The Last First. #flymysweet

I am grateful for the folks who are genuinely surprised to find out that I have a child headed to college next fall. I married young, and got pregnant a few years later. And, I have some awesome genes on my side. But I try to keep up with the kids, and when we started on the college search journey I started documenting things on Instagram with the hashtag #flymysweet. I can’t believe we are already here.

My firstborn child and favorite daughter started her senior year in high school last week. (She’s my only daughter, by the way, but I heard somewhere a secret to parenting is to make each child think she/he is your favorite. Our 2nd born is my favorite older son, and my youngest is my favorite last child.)

We have begun the road of “this is the last…” Last week was the last first day of high school, and tonight is the last first home football game of the season. She is the co-captain of the varsity dance team. She looks cool driving my minivan to and from school. She is on track to finish all of her college applications before the November 1 Common App deadline. She decided she wanted to take 8 dance classes, work a part-time job, be a student, be part of the youth group, and sleep & eat. Not necessarily in that order. I’m proud. Proud of her choices. Proud of her ability to explain her choices and advocate for herself when her parents don’t want her to drop that AP Gov class. Proud that she is starting to come in to her own.

It’s breathtaking, really.

But lest you think I’m a helicopter parent who has hovered around her since she forcefully made her way out into the world or a lawnmower parent who has cleared the path clearly and tidily for her, you are wrong.

This isn’t about her.

It’s about me.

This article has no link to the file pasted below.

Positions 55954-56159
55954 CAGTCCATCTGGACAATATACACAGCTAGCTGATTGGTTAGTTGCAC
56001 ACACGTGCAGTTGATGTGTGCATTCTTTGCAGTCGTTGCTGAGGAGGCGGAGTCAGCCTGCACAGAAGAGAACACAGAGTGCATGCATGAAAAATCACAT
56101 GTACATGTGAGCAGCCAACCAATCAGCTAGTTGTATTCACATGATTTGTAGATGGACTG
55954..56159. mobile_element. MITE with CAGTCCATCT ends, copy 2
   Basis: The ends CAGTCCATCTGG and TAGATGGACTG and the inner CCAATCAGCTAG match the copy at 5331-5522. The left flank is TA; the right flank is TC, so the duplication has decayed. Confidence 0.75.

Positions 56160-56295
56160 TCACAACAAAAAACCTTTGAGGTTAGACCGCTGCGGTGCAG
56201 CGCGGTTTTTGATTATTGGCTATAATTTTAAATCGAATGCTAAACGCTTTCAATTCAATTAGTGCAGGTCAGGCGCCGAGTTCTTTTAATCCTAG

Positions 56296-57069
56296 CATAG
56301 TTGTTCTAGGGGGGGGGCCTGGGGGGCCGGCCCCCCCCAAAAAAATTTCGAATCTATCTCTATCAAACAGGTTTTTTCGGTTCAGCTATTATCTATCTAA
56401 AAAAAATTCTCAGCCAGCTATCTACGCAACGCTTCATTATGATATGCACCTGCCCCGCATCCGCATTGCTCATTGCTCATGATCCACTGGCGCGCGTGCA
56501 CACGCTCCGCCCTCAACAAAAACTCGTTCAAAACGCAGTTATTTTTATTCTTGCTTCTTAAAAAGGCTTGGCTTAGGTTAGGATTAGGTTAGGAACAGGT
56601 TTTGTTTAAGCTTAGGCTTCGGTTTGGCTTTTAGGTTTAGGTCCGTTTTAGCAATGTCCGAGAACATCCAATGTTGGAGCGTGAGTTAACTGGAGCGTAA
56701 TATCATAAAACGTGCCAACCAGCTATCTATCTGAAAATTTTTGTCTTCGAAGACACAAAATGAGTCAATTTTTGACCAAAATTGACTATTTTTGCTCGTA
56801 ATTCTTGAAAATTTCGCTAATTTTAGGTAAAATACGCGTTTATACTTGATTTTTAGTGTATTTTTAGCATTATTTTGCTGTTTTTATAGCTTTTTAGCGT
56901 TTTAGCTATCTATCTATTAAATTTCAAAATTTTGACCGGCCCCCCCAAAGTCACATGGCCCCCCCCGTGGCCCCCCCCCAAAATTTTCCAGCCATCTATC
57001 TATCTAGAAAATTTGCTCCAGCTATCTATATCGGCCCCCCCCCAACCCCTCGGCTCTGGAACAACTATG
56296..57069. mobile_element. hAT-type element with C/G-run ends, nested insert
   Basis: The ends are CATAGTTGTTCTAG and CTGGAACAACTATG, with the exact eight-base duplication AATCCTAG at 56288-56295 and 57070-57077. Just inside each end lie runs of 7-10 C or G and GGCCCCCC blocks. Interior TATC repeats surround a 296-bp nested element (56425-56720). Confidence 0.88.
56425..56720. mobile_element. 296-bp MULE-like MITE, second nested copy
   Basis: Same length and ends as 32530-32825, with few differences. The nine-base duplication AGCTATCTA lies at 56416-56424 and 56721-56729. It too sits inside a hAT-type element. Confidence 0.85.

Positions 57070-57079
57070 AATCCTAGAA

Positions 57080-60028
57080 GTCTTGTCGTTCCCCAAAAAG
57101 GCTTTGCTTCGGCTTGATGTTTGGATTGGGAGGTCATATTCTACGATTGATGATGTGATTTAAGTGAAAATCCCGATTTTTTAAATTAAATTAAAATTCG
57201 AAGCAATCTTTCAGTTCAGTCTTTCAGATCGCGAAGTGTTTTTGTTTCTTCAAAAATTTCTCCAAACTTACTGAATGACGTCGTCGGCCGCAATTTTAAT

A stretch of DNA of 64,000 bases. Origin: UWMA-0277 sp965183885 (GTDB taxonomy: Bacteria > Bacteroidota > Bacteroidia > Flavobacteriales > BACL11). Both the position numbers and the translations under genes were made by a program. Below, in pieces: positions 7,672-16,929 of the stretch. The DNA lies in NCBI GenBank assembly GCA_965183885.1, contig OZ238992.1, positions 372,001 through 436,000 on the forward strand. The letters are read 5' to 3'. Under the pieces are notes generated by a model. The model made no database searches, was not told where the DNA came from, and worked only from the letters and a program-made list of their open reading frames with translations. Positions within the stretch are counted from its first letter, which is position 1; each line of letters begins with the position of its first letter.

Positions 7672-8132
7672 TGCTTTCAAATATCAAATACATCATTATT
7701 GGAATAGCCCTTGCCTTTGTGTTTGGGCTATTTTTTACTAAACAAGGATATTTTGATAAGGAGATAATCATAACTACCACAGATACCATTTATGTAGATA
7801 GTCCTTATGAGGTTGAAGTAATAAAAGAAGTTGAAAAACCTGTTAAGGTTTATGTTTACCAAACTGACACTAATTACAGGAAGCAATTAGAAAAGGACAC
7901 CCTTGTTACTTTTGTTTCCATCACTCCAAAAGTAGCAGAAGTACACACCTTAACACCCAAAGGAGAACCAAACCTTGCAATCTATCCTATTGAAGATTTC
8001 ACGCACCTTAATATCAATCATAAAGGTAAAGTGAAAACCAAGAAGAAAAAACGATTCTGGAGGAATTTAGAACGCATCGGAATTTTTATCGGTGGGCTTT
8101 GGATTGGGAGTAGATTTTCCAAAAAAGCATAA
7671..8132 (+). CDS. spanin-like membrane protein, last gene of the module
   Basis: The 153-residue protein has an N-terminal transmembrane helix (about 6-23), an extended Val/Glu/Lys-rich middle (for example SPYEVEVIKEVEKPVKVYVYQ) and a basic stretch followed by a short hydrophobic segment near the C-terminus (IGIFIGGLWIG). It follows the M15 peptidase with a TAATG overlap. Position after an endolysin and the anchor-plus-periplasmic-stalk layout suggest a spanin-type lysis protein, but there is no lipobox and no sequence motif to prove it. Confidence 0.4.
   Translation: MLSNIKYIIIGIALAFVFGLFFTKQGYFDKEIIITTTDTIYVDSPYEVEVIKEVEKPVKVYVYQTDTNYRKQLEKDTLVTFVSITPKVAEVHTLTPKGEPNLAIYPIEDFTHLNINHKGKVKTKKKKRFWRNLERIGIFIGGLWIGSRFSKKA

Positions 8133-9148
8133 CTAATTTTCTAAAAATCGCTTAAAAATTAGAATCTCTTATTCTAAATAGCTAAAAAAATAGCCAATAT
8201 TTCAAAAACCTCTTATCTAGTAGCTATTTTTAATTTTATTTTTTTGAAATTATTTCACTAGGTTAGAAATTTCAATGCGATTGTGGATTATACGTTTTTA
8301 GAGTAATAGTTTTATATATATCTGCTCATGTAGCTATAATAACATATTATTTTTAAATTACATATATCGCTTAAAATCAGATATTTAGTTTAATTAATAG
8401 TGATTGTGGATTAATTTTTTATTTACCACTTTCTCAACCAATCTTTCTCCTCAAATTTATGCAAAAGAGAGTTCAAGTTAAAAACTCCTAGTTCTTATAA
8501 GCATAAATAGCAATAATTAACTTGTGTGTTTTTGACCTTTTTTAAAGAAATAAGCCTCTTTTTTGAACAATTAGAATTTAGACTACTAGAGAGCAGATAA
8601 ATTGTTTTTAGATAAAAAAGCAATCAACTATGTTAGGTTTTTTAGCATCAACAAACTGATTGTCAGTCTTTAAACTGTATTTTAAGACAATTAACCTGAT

Learning to let go. To trust the work I’ve done as a parent. To trust she has not only heard but really listened to the things we have told her, whispered to her, yelled at her, prayed for her. To trust God in a way I’ve understood intellectually, but find much more difficult in the flesh and blood sort of way. I’ve told myself over and over that this isn’t about me, that her dancing, performing, laughing, succeeding, failing, loving, losing isn’t about me.

But I have been so very wrong, and arrogant, and naive. 

Most days I still feel as incapable and confused as I did when they handed all 6 lbs., 11 oz. of her to me like I was so supposed to know what to do. As if the football hold would be instinctive despite the fact that I had never actually held a football in my life. As if a few hours with her would kick start that instinct to know the difference between a hungry cry and a sleepy cry and a “I pooped all the way up my back” cry.

It’s about our entire family learning to launch our first one out into the world as part of “us” but on her own. 

It’s breathtaking. Thank you God. Thank you for granting me the privilege for watching the last firsts.




  1. aviets August 30, 2013

    Your words tug at my heart. We’ve been dealing with last lasts. Within one week, we moved our youngest to his freshman year of college, and our oldest to her first year of grad school, 16 hours away. It sounds like I don’t need to tell you how fast that senior year is going to go and how precious every single moment will be. I hope you enjoy it (through the grieving) as much as I did.
    Amy at

    • Kathy Khang August 31, 2013

      I was the mom who didn’t shed a tear when my youngest started kindergarten. I was so excited for him! But as we get ready to launch our oldest, I am trying to enjoy every crazy moment – even when my youngest wakes up and wants to crawl into bed because of the storm.

      Thank you for reading and reminding me there is still more to come!

  2. between worlds August 30, 2013

    thanks for sharing. my kids are only in 2nd and 4th grade and i already think about launching them out (probably because i see it happen every year working at a university) and how it will be for us all… love your hashtag – it has such hope for and belief in your daughter.

    • Kathy Khang August 31, 2013

      I know I’ve spent the past 17 years acutely aware of how things will shift also having been around the university setting and college students through my work with InterVarsity.

      It wasn’t until a few years ago when Bethany was mistaken for a college student that I tried to be more intentional about my parenting – how to prepare her on a practical level to fly. Laundry was one of the first things we tackled:)

  3. Michelle September 10, 2013

    there are perks to being a young parent…we are discovering “going out” now, like we never did in our 20’s when all our friends did…


Leave a Reply

Your email address will not be published. Required fields are marked *